Self Sustaining Chicken Feed?

Discussion in 'Feeding & Watering Your Flock' started by dalmation1080, Nov 2, 2013.

  1. dalmation1080

    dalmation1080 Out Of The Brooder

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    Jun 9, 2012
    I have been thinking about growing food for my chickens next year. Feed is so expensive (About 15-18 bucks a bag) and I go through over a bag a week. I would like to grow some plants next year to at least help in feeding them so I go through less feed. Does anyone have any recommendations on crops to grow for chickens/ducks/pigeons? I do want them to loose on any nutrients. Does anyone currently "Self-Sustain" their flock by growing crops?
     
  2. Bear Foot Farm

    Bear Foot Farm Overrun With Chickens

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    Grifton NC
    Quote: Most any grains, and Corn, Peas,...etc.
    Read the ingredient labels on good feeds for ideas

    You're going to need a LOT of it though, along with supplemental vitamins and minerals

    At your current rate of use, it's over 2600 lbs per year, so you'll probably need to plant several acres
     
    Last edited: Nov 2, 2013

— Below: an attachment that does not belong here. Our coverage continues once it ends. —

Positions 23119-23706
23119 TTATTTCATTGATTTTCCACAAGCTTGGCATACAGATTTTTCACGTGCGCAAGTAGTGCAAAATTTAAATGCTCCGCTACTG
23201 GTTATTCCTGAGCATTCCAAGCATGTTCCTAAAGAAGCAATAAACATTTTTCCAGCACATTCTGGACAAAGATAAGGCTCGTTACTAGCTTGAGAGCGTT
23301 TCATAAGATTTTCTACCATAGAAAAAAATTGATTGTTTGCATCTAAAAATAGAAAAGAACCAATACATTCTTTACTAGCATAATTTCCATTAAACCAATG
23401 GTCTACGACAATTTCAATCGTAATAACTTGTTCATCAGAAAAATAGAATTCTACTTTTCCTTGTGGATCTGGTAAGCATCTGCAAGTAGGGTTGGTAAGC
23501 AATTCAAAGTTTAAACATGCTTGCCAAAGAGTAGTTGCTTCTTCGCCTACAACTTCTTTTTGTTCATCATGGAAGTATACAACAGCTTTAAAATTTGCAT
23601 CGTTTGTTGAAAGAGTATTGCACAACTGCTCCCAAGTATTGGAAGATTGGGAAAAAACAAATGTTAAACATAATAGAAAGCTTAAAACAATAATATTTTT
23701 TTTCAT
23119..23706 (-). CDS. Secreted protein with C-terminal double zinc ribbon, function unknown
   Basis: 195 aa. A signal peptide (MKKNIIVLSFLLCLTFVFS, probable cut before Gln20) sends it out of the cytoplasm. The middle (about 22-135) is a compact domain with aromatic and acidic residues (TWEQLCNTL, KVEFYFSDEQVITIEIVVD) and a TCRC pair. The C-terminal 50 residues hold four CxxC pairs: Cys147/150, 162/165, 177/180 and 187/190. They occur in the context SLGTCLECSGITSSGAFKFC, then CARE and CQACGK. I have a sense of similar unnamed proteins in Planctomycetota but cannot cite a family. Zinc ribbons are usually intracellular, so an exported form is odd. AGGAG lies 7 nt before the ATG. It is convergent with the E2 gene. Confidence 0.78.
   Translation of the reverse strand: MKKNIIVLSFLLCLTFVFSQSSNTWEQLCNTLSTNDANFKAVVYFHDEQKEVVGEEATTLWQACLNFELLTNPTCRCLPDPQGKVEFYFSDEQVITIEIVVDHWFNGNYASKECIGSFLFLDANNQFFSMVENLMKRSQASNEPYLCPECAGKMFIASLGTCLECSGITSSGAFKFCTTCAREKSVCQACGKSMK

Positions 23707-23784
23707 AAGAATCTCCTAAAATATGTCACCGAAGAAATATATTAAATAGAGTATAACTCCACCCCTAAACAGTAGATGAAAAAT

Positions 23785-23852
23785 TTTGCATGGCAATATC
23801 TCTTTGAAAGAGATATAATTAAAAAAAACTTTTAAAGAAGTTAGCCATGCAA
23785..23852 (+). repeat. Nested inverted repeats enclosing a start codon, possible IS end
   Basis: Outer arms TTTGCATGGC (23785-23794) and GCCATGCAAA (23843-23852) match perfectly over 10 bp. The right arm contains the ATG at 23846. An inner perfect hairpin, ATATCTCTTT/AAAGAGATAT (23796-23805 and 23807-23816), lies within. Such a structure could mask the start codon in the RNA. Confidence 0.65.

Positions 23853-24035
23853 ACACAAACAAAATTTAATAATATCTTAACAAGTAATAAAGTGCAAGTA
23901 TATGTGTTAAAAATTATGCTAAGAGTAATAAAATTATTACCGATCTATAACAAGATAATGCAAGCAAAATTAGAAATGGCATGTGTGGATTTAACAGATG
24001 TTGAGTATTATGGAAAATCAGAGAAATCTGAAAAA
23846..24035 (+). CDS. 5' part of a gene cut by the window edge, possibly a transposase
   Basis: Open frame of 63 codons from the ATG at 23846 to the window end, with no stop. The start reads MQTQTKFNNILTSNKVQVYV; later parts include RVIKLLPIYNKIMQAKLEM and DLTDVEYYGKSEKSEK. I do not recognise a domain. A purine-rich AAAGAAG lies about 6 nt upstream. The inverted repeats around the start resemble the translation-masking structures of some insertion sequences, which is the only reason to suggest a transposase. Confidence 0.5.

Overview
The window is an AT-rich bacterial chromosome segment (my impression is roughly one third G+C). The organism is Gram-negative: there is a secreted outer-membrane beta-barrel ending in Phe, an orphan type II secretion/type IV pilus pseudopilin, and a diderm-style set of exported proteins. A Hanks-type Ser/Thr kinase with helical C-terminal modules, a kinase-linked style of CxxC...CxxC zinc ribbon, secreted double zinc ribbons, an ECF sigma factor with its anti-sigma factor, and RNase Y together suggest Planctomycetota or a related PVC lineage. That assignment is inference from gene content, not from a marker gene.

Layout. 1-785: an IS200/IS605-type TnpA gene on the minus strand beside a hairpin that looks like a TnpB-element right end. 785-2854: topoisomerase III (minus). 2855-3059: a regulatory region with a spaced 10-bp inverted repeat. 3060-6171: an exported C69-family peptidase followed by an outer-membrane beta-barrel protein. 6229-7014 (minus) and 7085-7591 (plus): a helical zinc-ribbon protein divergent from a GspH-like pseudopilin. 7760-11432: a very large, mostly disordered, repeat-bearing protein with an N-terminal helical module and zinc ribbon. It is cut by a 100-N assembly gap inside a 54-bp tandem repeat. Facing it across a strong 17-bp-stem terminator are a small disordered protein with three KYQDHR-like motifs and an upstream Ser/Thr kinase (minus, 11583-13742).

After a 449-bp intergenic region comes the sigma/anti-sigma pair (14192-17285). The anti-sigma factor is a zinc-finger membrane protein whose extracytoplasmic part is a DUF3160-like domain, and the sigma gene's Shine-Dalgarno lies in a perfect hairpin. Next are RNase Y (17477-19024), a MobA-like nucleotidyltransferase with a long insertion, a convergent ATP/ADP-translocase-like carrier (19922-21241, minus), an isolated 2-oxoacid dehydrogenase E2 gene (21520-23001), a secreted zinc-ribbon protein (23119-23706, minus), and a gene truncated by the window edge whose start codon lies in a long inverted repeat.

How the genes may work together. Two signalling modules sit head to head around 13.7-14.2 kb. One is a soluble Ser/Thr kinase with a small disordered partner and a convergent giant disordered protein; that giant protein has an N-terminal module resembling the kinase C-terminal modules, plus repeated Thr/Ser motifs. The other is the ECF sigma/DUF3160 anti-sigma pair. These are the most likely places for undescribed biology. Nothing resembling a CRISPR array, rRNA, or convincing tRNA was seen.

3. nguyenkinhphuc2

    nguyenkinhphuc2 Out Of The Brooder

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    Nov 8, 2012
    I feed them mixture of grain, which I buy from grain mill for around $4-$8 per bushel, and layer chicken feed. I also supply them green stuff from my yard / garden which is high in protein. So far, these are the one I know:

    Dandelion
    Greater plantain
    Sorrel

    Sweet Potato Leave

    If you know any plant leaves that are high in protein, please post.
     
  4. Bullitt

    Bullitt Chillin' With My Peeps

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    As mentioned, you can buy grain pretty cheap from a grain mill. And if you are allowing your chickens to free range, they get most of the nutrients they need.

    You can grow alfalfa, corn, wheat, or other grains to feed to your chickens.

    I was reading that acorns can be used for chicken feed. You put acorns in something like a burlap bag and smash the acorns. Then put the acorns in something like a 5-gallon bucket of water with holes punched in the lid. Let the acorns soak for a couple hours, and then turn the bucket over. You do this about three or four times until the water is pretty clear to wash out the acid that is bad for chickens. Then give the acorns to chickens and they will pick the meat out of the shells. It just takes a little work to turn free acorns into feed. I would not use acorns for more than half of a chicken's diet.
     

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